Information: The Whiteboard is a classic tool that can be used to help clients defuse from any unhelpful thoughts, personal scripts, mental images, and emotions they have. Writing things on a board and then stepping back creates distance from them. The use of physical distance helps the process of defusion. You can do this activity with a whiteboard, a flip chart with color markers, or legal sized pad with felt-tip pens.
- Think of an area where you are feeling stuck or trap. It might be related to work, your relationship with your partner, spouse or children, or any other area.
- Pick up one of the markers and write this heading: Unhelpful Thoughts My Mind Is Telling Me About [whatever you’re stuck about]
For example, “Unhelpful Thoughts My Mind Is Telling Me About Starting to Date Again” or “Unhelpful Thoughts My Mind Is Telling Me About Asking for a Raise.”
- List all of the thoughts & personal scripts your mind is telling you about being stuck on this issue. For example, about dating again, you might find your mind telling you, I’m too old to be doing this or I’ll never find another person like my ex-wife. Regarding asking for a raise, your mind might say things such as I don’t really need the money or I should be happy to just have a job.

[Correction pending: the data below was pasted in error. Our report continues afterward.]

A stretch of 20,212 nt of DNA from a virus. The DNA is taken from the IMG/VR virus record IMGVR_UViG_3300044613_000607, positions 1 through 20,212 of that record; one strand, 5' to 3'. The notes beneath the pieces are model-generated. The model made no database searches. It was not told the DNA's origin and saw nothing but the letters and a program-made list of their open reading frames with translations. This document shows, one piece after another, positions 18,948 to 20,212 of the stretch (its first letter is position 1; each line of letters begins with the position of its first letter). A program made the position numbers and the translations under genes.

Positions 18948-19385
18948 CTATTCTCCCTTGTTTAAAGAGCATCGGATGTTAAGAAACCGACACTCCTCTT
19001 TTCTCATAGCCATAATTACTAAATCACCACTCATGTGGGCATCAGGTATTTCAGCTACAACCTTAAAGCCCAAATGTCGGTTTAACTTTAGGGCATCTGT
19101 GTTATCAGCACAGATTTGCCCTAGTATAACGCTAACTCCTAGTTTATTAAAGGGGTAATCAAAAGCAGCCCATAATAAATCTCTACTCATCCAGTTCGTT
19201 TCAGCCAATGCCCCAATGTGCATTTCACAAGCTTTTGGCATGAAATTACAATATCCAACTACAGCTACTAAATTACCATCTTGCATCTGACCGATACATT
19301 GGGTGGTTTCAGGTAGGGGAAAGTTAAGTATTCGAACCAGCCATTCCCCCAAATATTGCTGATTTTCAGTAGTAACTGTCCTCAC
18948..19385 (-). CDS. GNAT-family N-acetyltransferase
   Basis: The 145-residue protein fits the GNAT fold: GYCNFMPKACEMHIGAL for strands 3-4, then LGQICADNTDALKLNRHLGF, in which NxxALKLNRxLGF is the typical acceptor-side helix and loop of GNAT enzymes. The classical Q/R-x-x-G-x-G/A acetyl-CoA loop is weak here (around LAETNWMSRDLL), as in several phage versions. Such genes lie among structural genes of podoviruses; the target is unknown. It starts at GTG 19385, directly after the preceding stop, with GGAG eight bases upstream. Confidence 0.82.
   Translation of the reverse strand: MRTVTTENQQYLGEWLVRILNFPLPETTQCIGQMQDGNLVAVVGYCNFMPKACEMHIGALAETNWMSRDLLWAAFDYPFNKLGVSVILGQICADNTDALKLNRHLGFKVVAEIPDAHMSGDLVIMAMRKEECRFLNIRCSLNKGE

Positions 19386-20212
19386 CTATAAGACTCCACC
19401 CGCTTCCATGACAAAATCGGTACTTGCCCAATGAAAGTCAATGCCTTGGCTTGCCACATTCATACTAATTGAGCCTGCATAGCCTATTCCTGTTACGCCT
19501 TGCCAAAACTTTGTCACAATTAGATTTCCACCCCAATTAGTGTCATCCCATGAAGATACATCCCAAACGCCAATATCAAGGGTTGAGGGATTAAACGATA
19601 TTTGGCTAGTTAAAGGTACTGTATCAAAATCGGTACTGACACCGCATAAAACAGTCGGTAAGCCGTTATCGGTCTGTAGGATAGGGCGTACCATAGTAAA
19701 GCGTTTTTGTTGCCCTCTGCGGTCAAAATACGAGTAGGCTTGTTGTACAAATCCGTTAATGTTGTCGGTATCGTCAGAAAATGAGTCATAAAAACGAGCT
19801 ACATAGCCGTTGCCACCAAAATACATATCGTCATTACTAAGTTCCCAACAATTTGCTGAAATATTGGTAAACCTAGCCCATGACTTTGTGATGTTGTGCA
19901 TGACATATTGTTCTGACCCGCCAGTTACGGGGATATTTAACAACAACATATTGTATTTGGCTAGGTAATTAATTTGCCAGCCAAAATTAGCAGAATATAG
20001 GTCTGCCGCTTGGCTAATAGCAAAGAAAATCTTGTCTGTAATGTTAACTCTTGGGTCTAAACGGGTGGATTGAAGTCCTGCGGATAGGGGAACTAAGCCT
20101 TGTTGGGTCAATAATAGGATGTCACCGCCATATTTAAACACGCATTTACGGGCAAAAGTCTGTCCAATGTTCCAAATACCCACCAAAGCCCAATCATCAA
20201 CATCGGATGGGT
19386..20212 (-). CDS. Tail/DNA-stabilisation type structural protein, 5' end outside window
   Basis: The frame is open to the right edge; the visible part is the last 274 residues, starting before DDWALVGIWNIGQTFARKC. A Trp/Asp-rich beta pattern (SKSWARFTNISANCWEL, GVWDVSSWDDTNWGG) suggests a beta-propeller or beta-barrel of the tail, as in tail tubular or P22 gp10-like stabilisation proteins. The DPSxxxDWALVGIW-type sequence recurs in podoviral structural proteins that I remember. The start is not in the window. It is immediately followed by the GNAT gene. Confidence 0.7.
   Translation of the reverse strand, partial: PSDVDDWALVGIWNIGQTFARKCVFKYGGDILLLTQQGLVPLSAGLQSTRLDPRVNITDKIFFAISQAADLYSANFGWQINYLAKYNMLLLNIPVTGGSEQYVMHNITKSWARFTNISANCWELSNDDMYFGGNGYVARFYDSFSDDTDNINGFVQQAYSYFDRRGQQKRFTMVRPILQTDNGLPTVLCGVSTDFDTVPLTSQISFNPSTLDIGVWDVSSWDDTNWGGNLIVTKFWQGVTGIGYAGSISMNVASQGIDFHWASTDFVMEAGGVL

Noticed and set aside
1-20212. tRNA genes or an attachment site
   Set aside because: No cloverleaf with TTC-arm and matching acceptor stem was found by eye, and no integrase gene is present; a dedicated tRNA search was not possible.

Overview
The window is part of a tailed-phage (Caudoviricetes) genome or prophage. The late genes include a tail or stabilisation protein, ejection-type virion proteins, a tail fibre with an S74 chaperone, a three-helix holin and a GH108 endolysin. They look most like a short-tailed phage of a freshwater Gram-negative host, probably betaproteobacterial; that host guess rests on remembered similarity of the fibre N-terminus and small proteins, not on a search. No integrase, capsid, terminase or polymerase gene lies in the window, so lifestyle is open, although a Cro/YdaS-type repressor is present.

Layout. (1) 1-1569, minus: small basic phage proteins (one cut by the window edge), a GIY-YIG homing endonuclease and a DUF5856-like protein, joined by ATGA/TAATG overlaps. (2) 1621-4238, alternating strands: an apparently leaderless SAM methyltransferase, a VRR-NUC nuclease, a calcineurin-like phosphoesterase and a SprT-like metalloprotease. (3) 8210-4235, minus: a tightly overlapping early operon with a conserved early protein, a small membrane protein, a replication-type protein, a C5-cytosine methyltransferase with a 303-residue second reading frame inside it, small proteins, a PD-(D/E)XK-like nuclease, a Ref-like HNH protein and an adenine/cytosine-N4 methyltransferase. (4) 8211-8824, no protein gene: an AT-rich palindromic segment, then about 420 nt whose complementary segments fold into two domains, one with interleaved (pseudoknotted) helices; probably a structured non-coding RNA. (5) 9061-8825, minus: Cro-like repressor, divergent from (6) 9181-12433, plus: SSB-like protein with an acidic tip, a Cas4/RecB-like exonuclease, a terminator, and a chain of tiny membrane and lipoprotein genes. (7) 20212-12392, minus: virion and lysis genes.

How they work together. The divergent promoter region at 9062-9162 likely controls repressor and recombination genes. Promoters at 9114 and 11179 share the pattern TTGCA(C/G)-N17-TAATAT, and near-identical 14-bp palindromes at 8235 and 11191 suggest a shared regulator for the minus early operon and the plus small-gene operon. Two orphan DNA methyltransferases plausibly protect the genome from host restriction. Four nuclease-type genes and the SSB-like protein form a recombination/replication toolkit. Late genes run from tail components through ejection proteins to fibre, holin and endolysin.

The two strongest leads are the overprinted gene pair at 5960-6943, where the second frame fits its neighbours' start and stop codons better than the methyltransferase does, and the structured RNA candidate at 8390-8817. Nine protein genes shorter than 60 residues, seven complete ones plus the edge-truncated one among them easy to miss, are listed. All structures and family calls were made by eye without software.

- List all of your thoughts—no matter how crazy, silly, or inconsequential you think they might seem to be.
- Now write the following heading:
Unhelpful scary pictures my Mind Is creating about ……
For example, “I can close my eyes and see……
- Describe all of the scary pictures your mind is creating about…….
- Describe all of your scary pictures—no matter how crazy, silly, or inconsequential you think they might seem to be.
- Finally, write the following final heading: Painful emotions my mind is creating about ……
- Describe the emotions your mind your mind is creating about…….